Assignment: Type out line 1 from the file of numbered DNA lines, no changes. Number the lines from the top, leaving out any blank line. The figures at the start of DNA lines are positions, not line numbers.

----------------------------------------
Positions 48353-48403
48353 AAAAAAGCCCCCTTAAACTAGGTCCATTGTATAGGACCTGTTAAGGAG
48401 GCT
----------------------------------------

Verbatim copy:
Positions 48353-48403